Patan’s Patola – A Weaver’s Perspective

There is an old Gujarati proverb on the Patola that goes something like this – “PADI PATOLE BHAT, FAATE PAN FITE NAHI”. This roughly translates to ‘ The design laid down in patola shall never fade even when the cloth is torn.’

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A Patola Pattern

With a guarantee of lasting close to 100 years and a design that can be worn any side, Patan’s famous Patola are no wonder a prized possession, a wedding trousseau essential, a heirloom and definitely one of the finest silk sarees of our country. It is the only form of the painstaking double ikat weave available in the world!

Some Common Patola Designs

One of the oldest forms of textile weaving is ikat – a dyeing technique used to pattern textiles. The word ‘ikat’ is derived from the Malay-Indonesian word ‘mengikat’ which translates to ‘to tie’. Among the different forms of ikat, the most impressive and tedious to weave is the double ikat. Patola sari of Patan is one such example, which for nine centuries now has remained as a proud icon of Gujarati heritage.

Patola  Making  in  Process

According to a legend, Anhilwad Patan was founded by Vanraj Chavda in 746 CE. It was the capital of medeival Gujarat till early 15th century, until Ahmed Shah decided to shift the capital to Ahmedabad. Kumarpal was a Jain king and always wrapped fresh patola fabric while performing his daily prayer. The patola worn by Kumarpal was specially imported from South India. But one day, he was told that the patolas he draped around his body were impure as these were used by the king of Mugapatnam before sending them to Patan. Kumarpal got annoyed and immediately invited 700 Salvi families to Patan so that he could be assured of fresh fabric.

Geometrical Designs in Rani ni Vav and in Wooden Havelis  

Patola was a major trade item on all the trade routes and was also used as a high denomination currency by few. Historical sources suggest that among the Dutch merchants, Patola was a symbol of aristocracy and power because of its high price and exclusivity and used them during the 17th and 18th centuries AD for establishing trade posts in Surat and Ahmedabad. It is also referred to in the travel accounts of Ibn Batuta (14th century) and Tavernier (17th century). Ibn Batuta mentions that Sultan Ala Ud Din Khilji had received a patola from Deogiri, identified with modern Daulatabad in Maharashtra. Patola is also depicted in the murals at Mattancheri Palace in Kochi in 17th century CE. Indonesia, the birthplace of ikat, was a large importer of Gujarati patola till World War II.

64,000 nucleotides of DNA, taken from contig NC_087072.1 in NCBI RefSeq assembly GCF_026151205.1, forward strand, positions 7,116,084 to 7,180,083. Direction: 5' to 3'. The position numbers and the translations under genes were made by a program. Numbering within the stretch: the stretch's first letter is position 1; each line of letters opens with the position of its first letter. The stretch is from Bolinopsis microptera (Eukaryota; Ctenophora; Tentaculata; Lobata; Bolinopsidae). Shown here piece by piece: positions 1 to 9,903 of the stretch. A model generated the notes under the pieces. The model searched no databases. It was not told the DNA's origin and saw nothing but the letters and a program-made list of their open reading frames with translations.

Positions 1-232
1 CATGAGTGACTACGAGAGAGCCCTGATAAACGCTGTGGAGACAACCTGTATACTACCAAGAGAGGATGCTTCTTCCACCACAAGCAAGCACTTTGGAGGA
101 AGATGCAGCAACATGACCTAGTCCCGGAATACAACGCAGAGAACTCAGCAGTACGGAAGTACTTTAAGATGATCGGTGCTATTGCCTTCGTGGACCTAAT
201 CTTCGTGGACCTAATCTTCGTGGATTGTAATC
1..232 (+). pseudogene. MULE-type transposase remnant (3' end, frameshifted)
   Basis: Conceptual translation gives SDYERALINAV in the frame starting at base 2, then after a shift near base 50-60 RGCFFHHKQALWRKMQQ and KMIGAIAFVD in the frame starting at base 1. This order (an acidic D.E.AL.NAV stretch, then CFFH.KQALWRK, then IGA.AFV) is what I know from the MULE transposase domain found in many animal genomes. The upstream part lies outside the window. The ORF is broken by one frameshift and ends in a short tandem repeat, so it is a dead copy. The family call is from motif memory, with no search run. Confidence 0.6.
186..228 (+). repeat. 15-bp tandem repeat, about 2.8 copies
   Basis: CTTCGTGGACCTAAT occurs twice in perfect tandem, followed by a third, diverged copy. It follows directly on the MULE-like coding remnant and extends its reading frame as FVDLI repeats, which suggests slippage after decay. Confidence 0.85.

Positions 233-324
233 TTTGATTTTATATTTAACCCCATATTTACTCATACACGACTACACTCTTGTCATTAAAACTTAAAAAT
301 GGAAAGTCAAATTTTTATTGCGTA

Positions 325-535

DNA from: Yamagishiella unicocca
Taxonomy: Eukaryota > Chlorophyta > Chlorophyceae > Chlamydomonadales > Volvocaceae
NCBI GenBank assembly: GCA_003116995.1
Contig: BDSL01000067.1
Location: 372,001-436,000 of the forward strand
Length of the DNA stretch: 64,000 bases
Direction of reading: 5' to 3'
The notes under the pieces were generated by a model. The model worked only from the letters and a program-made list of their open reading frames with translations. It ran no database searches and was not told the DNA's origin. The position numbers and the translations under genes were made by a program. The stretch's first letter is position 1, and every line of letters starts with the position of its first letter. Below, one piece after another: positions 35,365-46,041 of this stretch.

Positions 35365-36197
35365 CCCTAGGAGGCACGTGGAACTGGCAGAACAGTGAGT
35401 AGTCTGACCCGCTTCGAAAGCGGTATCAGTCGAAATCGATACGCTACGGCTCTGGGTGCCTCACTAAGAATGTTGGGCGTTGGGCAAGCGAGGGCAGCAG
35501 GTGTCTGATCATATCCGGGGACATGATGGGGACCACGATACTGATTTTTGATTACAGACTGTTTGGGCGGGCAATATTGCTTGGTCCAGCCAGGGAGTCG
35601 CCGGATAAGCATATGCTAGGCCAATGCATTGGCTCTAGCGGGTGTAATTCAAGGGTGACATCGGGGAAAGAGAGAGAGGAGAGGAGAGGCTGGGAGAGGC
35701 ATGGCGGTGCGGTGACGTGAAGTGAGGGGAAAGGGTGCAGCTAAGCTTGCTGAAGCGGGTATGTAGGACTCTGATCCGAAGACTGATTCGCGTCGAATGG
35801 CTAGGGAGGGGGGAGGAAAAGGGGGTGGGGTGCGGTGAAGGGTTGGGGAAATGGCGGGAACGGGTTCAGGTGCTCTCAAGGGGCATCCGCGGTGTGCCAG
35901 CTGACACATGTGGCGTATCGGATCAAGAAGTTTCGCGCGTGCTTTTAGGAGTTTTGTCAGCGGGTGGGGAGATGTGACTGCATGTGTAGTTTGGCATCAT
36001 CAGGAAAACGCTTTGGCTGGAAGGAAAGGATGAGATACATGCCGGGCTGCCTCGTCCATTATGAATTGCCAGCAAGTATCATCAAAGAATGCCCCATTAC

The Salvi familes of Patan are well-known for their contribution to patola weaving. They were Jains originally belonging to the Digambara Sect in South India. After moving to Patan, they converted to Shwetambara sect. Though Patola weaving was exclusive to them, in recent years families from other communities too developed skills and expertise in the fine art of patola weaving. One such family are the Sonis which runs a studio-cum workshop under the brandname of Madhvi Handicrafts. Though a new entrant in the field, Mr. Sunil Soni, its founder has created a niche for himself as a master weaver, in a short span of 25 years. His relentless fight for patola’s revival ended after Patola received geographical indication (GI) for Patan. His work received a shot in the arm when his son Shyam, a software engineer by profession, left his lucrative job to join his father in promoting this exclusive art which is fast fading.

On my recent visit to Patan, I got a chance to interview Shyam. Do watch the video for more on the story of the saree, its varieties and the meaning of the symbols printed on it

 

Author – Jitu Mishra

The author can be contacted at jitumisra@gmail.com

Step – Wells of Gujarat – a Timeless Journey

In 1990s when I was a doctoral student in Pune’s Deccan College, I did not know much about step-wells or vavs (in Gujarati), Gujarat’s incredible subterranean structures that were created for rainwater harvesting. I only knew briefly about Rani ni Vav at Patan, a uniquely embellished and ornamental underground structure for water conservation in the medieval world. However, for the first time I got a chance to visit Rani ni Vav in 2003, thanks to a picnic organised by the organisation I work for. From hereon developed my interest, over time, in step wells of Gujarat owing further to my deep fascination for water and the urge to explore the various interplays between geography and history.

Gujarat is a semi-arid region. Though it receives moderate rainfall during monsoons, the salinity content in the soil does not allow it to hold the monsoon water for long. The water evaporates once the monsoon season is over. To tackle this problem, its ancient inhabitants had invented a variety of water harvesting structures from the time of the Indus Valley Civilisation.

At Dholavira in Kutch, archaeologists have unearthed one of world’s earliest series of water reservoirs. These were scientifically designed to channelize water from two seasonal nullahs into the reservoirs. Dholavira has also yielded a step-well, perhaps the earliest of its kind in the world.

One of the earliest water harvesting structures in the world at Dholavira in Kutch 

From the early medieval time (6th century onwards), step-wells became a common feature across the landscape of North-Central Gujarat and Saurashtra-Kutch.  Says a popular Gujarati proverb (in translation here),